The inanimate, animal expression
accuses. The cold stare—
framed by cold, clear-blue water,
and clustered blue-green coral,
locked within the same 

space as its cold-blooded frown and 
terrible, wrinkled neck, 
its hunched, armored back 
an echo of my subluxation and chronic dorsal 
inflammation—that look, rising above 
the shadows on its flippers, belly, tail,
imposes, penetrates, disturbs. I want
 
to look away, bury 
head into body like it can,
retract the mind down 
into the heart
and let the two mingle, and educate each other. 
Give purpose 
to small humps below necks.
But I can’t. I am out in the picture 

of reality, exposed
to the danger of capture, of shocking
spotlight ogling a creature as it faces 
the unfamiliar.

copyright C. L. Tangenberg

TurtleTeeth_honeymoon_Cozumel


I hope you’ve enjoyed this 10-post showcase of my nature verse writing, begun last month. To start from the beginning, go here.

My post about Thomas Hardy’s poem “The Darkling Thrush” featured the first sample I plan to build on for a series of favorite bits of nature poetry by famous poets.

Save

Wild Verses: Bits of Nature Poetry, 9 of 10

For this bit of nature poetry, I decided to show two very different drafts of essentially the same poem side by side (or one over the other, as it were). The first draft was written in 1999, the revision finished last month.

Food for thought: Is it ever too late to revise a poem? What is lost or gained in the process?

“Hawk-side” – November 1999:

Hawks high on fences.
Hawks poised perching there.
Hawks like stoic kitten princesses,
huntresses on fences along a highway.

Looking out for morsels of mice
and sparrows.
Too many fully empty deer
there are--stuffed wholly empty.
Lying stiff, the wholly empty
deer await the hawks.

Hungry hawks find food elsewhere.
Full hawks, flecked with brown and white;
russet-brown, russet-white at the meal.

Flash of a truck, fleck of a bird,
crowning a rotten wooden fence
post, low on a highway hill.

I pass another, passenger-side,
hawk-side.

“Hawk Side” – June 2015:

Along the highway fence,
a hawk posts tall, keen 
and poised, as stoic as 
a feral kitten princess, 
knowing more, careening 
inside for hot morsels 
of mice and sparrows.

Too many deer fully empty, 
ahead. Stuffed with glass,
colliding stiff, hollowed-out 
doe and buck parts await 
the crows, and the hawks.
Ravenous hawks wrench 
food from life elsewhere.

Full hawks fleck brown and 
white. Russet brown, white-
stained-russet lines blur—
feather edges, straw bones, 
red shoulders, tails, secret 
coverts, cheeks smeared, 
blood talons, beaks dripping.

Blip of a truck, fleck of a bird,
the huntress crowns the rot of 
wooden fence posts (leaving 
carcasses for cars and crows), 
low on a highway hill. Sharp-
eyed, one passed on the right—
passenger side, hawk side.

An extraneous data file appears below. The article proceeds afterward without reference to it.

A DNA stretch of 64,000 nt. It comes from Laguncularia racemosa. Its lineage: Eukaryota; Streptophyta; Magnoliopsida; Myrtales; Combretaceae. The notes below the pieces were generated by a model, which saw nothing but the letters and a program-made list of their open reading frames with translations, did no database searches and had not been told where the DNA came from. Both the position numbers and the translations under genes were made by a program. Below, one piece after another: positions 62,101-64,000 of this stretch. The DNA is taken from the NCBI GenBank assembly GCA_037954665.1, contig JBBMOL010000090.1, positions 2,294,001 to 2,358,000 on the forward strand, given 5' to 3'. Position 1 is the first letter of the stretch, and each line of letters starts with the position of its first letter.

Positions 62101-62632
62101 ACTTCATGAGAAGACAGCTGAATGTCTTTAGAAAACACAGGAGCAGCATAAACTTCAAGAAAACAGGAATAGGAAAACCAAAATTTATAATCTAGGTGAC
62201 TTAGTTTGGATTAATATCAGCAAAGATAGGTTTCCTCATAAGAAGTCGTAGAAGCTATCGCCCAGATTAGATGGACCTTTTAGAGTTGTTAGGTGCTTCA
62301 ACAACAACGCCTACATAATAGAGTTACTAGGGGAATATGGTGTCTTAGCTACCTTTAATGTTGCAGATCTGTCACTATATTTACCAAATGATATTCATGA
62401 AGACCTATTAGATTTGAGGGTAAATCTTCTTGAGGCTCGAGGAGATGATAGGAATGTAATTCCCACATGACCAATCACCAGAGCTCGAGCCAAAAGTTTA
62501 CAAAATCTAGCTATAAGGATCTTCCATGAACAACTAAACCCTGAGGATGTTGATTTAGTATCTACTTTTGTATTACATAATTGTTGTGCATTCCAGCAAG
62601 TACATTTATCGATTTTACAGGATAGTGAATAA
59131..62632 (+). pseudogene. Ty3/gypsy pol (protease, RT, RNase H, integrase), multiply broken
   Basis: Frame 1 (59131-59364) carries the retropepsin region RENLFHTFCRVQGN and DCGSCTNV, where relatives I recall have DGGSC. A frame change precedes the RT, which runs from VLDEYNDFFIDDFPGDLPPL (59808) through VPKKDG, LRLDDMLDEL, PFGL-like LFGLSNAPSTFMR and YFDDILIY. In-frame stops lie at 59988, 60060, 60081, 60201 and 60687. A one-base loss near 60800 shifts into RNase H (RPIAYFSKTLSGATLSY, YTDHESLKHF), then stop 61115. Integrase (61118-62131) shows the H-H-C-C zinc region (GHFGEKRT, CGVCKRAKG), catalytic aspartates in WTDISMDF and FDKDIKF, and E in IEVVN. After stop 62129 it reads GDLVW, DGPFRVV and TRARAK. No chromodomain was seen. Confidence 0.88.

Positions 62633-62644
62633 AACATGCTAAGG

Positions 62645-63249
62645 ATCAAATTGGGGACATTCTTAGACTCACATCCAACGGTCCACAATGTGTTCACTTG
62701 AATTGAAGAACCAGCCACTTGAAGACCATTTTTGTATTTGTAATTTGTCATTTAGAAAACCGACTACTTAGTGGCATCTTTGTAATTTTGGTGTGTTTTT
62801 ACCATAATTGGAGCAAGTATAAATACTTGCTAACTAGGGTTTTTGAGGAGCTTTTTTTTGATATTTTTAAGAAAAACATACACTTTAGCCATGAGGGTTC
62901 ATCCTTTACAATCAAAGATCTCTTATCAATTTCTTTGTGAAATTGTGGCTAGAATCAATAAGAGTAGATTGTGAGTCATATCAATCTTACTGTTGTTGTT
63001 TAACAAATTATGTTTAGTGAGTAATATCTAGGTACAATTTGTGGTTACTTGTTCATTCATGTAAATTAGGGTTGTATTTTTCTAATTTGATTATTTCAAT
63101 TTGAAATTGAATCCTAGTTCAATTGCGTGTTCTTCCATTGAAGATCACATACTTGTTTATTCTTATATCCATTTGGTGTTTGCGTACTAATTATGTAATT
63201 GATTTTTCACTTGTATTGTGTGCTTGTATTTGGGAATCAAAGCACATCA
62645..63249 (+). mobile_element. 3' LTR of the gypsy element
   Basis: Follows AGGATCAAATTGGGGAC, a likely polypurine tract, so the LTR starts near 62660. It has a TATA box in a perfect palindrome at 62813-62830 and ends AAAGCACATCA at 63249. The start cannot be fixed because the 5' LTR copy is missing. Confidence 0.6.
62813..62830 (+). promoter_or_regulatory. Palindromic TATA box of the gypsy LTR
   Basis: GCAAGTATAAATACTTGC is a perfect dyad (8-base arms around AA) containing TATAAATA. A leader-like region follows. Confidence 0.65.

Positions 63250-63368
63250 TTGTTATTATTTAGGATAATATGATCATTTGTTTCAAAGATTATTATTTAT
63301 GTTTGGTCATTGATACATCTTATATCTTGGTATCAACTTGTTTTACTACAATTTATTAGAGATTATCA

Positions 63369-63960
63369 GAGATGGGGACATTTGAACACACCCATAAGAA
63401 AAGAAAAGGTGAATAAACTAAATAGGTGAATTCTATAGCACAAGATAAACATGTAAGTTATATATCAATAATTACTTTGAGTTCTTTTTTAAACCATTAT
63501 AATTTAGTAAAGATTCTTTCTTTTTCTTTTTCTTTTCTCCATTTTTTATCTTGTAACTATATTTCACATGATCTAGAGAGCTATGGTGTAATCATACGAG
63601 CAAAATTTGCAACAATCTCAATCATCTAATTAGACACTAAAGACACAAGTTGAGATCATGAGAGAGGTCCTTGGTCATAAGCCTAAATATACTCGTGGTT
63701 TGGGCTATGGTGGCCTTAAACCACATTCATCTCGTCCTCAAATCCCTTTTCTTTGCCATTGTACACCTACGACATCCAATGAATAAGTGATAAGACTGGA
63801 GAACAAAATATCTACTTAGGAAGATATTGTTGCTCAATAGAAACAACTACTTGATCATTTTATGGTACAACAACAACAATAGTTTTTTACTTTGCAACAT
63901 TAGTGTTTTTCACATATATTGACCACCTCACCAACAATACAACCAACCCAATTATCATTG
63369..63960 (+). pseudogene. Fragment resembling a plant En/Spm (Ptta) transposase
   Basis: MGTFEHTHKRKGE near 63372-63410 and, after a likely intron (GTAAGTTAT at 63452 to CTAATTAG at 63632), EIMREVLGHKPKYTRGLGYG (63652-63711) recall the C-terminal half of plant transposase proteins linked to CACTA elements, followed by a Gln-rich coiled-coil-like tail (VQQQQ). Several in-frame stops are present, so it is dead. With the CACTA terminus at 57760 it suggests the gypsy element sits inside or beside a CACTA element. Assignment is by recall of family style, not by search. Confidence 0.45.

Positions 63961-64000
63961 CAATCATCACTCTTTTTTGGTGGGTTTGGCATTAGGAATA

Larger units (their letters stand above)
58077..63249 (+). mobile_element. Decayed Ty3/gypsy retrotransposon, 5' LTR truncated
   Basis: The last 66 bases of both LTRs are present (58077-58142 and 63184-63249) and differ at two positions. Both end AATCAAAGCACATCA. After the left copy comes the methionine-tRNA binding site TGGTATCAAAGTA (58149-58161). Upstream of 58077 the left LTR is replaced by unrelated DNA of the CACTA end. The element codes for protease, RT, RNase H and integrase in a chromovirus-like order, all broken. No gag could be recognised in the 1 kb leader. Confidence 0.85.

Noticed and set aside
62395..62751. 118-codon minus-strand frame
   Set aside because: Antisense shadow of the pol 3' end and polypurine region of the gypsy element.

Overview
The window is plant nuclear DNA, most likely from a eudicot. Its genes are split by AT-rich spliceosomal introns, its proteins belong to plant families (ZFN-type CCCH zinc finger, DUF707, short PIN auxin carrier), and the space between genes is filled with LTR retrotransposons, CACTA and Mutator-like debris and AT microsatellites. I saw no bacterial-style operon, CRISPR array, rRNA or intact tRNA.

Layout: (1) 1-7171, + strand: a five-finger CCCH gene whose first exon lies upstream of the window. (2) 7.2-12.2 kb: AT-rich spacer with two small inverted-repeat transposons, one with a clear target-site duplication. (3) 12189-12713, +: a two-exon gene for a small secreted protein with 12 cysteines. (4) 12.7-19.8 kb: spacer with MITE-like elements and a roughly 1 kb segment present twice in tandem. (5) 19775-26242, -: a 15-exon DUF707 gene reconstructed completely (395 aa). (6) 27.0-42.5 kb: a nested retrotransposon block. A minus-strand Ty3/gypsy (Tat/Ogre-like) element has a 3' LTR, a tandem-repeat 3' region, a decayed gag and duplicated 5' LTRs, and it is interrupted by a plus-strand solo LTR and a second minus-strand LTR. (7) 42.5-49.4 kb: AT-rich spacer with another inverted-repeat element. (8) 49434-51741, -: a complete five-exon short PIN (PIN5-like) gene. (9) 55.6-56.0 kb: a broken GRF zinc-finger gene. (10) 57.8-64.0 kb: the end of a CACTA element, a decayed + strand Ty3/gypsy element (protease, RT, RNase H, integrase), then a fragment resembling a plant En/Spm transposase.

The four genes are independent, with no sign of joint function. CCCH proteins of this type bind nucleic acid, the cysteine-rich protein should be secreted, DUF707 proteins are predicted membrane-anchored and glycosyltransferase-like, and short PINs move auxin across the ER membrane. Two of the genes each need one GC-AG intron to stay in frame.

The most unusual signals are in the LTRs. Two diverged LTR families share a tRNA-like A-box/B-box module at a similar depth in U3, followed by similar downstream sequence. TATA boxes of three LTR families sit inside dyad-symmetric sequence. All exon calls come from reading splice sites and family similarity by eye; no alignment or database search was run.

copyright C. L. Tangenberg

Wild Verses: Bits of Nature Poetry, 8 of 10

The second half of “Taking It,” a poem about my next-door neighbor’s Siberian husky competing with birds for its food. April 2000.

That’s when the starlings surged.
She returned to find the blue bowl bluer.
She blinked and looked toward the house for help.

The birds are still hungry. And they know her limits.

Standing her ground yesterday,
baffled as the birds amassed,
the dog nibbled neurotically on the leftovers
while the starlings crushed each kernel
on the hard, paved periphery
to make it small enough.

Today, she’s almost waiting for a hungry starling kiss.
Today the husky takes it lying down.

copyright C. L. Tangenberg

Image: AKC Siberian husky breed section

Image: Siberian husky on AKC website

Wild Verses: Bits of Nature Poetry, 7 of 10

A second excerpt from the first poem of this series, the free verse piece “If I Had Known,” this stanza starts the poem. See the first sample here.

that the sea floor can be
a negative of the night sky,
each dark sea star sprinkled 
among friends in irregular constellations
on the white sand carpet, blurring black, 
fusing as one, when shadowy alien rays 
flap and glide overhead;

copyright C. L. Tangenberg

Wild Verses: Bits of Nature Poetry, 6 of 10

“Midnight Flower Tuck-In” – An excerpt plucked from the middle of this poem written summer 2013, revised April 2014:

   in daylight, 
ambula-mandible
    makes holey each 
poppy leaf,
    all coleus foliage,
this sage skirt,
    day lily limbs.

gorge and belch,
    slick and silent
            slug.

copyright C. L. Tangenberg

ICYMI – See earlier samples of my poems featured in this Wild Verses series:

  1. from “If I Had Known,” a stanza about ice and coral (free verse), 2013
  2. from untitled salamander poem set in Avignon, France (rhymed), 1998
  3. from “The Blue Jay and the Squirrel” (blank verse w/ final rhyming couplet), 1997
  4. from “Lightning Could Strike” (free verse), 2006
  5. from untitled haiku about bull sharks, written for a poetry course, 2015